Falling Leaves: the Ardes blog

Archives filed under "politics"

Election 2012

Ray Drainville

I’m a political junkie, particularly for US politics, since that’s where I was born.

I’ve refrained from writing about the election this time around because, well, I was too buy reading about it, and chuckling over the hapless Mitt Romney, with all of his gaffes. His basic contempt for nearly half of the American public can’t be called a “gaffe”, however. It was too serious:

There are 47 percent of the people who will vote for the president no matter what. All right, there are 47 percent who are with him, who are dependent upon government, who believe that they are victims, who believe that government has a responsibility to care for them, who believe that they are entitled to health care, to food, to housing, to you name it… And so my job is not to worry about those people—I’ll never convince them that they should take personal responsibility and care for their lives.

This isn’t a mere “gaffe”: he believes these people are feckless, essentially to be considered throwaways. I would encourage anyone who’s voting in this election to not forget those words.

So Mittens chooses Paul Ryan as his running mate, one of the House Republicans’ leaders for budget negotiations. Mysteriously to me, he had become known as a guy who knew his numbers. He was a Serious Politician.

So the Serious Politician sat down with Time for a photo-shoot about his awesome workout.

So Mittens has a plutocrat problem (his wife entered a horse in the Olympics for dressage, fer chrissakes!); Ryan doesn’t look so serious a guy any more; the Republican convention was a disaster, with someone who thinks he’s a tough guy because he played them in movies talking to an empty chair he called “Obama”.

Why the fuck is this election even close? Obama got rid of Bin Laden, the stock market is back to 2007 levels, and those plutocrats are doing very well, thankyouverymuch (not that you’d hear them admit it). Well, there’s Obama’s miserable first debate, which wiped out six months’ worth of gains against a hapless opponent. And, while he got a lot of his legislative agenda through Congress, he’s been stopped short since the Republicans took the House in 2010. Mark my words, though: Obama will be remembered as one of the most effective presidents the US has ever seen, based upon those two years alone. The country’s not fully recovered from the Great Recession yet. But who honestly thought it would have, four years on?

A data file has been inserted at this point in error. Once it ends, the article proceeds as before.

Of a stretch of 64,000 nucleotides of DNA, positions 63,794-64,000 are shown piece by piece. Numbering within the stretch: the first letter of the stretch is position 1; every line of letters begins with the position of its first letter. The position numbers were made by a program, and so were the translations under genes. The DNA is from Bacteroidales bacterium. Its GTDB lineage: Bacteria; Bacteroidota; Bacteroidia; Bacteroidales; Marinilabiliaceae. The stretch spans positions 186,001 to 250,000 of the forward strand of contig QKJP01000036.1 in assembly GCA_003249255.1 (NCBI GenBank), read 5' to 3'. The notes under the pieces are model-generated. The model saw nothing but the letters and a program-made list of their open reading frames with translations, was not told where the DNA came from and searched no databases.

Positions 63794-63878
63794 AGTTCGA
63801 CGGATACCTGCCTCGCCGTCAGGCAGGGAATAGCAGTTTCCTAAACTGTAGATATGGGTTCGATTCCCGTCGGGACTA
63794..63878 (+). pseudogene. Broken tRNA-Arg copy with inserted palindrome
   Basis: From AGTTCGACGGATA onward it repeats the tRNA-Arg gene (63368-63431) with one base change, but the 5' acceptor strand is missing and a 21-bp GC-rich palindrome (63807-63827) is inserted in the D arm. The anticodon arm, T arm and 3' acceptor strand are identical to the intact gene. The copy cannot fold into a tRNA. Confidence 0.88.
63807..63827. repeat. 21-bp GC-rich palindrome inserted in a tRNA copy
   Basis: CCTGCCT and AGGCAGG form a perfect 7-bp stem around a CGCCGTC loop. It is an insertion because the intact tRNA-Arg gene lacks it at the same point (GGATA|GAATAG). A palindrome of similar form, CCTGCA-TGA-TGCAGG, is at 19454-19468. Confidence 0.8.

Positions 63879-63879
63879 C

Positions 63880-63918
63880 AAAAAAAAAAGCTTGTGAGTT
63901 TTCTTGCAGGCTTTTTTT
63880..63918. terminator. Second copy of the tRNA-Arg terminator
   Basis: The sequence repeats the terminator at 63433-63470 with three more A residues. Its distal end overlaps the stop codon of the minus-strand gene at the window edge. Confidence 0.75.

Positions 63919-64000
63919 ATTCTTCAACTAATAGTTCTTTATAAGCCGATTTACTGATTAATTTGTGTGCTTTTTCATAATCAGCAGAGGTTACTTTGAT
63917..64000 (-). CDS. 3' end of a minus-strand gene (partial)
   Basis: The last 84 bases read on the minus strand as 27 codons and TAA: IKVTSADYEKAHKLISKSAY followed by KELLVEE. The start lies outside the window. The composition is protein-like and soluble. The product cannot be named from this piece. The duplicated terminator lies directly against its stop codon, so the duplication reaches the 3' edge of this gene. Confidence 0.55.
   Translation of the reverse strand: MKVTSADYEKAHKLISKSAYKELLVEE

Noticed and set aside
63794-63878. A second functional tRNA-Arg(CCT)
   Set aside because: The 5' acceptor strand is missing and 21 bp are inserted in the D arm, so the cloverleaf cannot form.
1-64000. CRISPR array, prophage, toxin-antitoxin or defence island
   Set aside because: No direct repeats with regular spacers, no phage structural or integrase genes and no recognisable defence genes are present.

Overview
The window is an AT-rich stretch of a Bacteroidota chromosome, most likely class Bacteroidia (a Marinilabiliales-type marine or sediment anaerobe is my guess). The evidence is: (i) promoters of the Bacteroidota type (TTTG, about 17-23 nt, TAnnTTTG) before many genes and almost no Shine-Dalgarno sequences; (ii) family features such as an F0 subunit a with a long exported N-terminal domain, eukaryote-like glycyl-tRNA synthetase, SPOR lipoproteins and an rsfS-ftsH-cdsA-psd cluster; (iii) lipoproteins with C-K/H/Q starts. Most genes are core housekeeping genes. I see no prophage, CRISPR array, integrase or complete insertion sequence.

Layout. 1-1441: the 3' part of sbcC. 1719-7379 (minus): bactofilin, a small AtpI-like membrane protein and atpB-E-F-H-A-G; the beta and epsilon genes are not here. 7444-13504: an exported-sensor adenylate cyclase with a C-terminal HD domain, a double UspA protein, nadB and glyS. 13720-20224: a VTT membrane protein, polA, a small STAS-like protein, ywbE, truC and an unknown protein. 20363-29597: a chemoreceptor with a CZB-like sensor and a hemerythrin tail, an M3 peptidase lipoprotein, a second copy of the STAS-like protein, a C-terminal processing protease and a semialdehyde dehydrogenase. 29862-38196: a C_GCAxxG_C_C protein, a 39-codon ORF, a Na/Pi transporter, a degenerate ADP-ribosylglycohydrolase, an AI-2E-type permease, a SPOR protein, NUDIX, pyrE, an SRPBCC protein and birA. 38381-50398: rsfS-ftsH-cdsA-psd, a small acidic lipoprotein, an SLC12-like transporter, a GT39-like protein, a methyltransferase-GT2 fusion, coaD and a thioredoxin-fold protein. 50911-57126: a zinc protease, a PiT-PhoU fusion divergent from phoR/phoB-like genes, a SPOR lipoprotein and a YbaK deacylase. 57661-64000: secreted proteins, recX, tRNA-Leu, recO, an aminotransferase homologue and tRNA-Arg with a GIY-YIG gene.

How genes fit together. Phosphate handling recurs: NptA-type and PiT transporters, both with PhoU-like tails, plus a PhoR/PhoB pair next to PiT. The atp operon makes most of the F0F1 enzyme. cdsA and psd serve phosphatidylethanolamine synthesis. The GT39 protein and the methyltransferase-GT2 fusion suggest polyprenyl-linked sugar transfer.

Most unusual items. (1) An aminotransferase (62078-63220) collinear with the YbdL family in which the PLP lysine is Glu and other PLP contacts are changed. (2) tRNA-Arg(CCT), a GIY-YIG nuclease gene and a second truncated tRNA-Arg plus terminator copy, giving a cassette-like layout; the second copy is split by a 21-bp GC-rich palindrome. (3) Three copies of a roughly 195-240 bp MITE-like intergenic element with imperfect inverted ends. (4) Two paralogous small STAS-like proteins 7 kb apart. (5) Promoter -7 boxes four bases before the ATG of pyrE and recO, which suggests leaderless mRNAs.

I just don’t get it: Romney is proposing nothing less than a re-hashed Bush-Cheney presidency. Mmm. That didn’t work out so well before. But since it was only four years ago you’d think people would remember that.


Ray Drainville

It’s hard to concentrate on work these days. The Occupy protests have gathered apace over the past several months and it’s clear that the US, indeed the entire world, seems to be in a febrile state. The past few weeks, however, have provided us with shocking images of police violence on peaceful protestors.

The video of the Davis incident is truly shocking. That police officer theatrically brandishes his can of spray before he attacks children. To me, it’s clear that the offence he’s responding to is not the violation of some petty law, but that he, the embodiment of authority, was defied.

What’s even more impressive is to watch the students keep control, chant “Shame on you” & “You can go” to a bevy of clearly rattled police in riot gear—and the police withdraw. I think the police recognised—belatedly—the gross disproportionality of their response.

These images are shocking enough, but in private correspondence with people my own age, I’ve received quite a few comments along the lines of “Well, they were violating local laws”—as if that’s a reasonable reaction to this brutality. And newspapers like the New York Times don’t focus on the Davis incident, but instead lazily report on how people are reporting the Occupy protests. Here, I see people both twice & half my age acting with remarkable bravery in the face of horrifying abuses of authority—and in the meantime, my own generation has apparently lost its moral compass.

Problematic Wording

Ray Drainville

So there’s a tiny tempest at Zeldman.com. Jeffrey Zeldman rightfully condemns the “Pottermore” website for providing a retrograde experience. What’s the problem?

It’s certainly not the sentiment: the site is pretty crap. And it certainly isn’t because J.K. Rowling is under attack: a billionaire can defend herself many times over. Plus, I don’t like the Potter books. For me, it’s simply the title of the article: “Maybe stick to novels, dear”. That chummy “dear” is a standard form of condescension. It’s frequently used to belittle women & their contributions. I mean, come on: Rowling didn’t code the site herself, so why imply that she’s some rank amateur who decided to conquer the world of web development?

Now, do I think Zeldman is sexist? No. Do I think he fell into a pretty common social trap? Yes. I’ll accept that he attempted to make a joke: but it fell flat. We all misspeak; we all say things that, with further consideration, we don’t mean. That’s why I think it’s sad to see him stand his ground. It’s Luther’s “Here I stand; I cannot do otherwise”—for a joke.

Update: There’s going to be a rally of feminism in Sheffield soon. I was struck by the poster: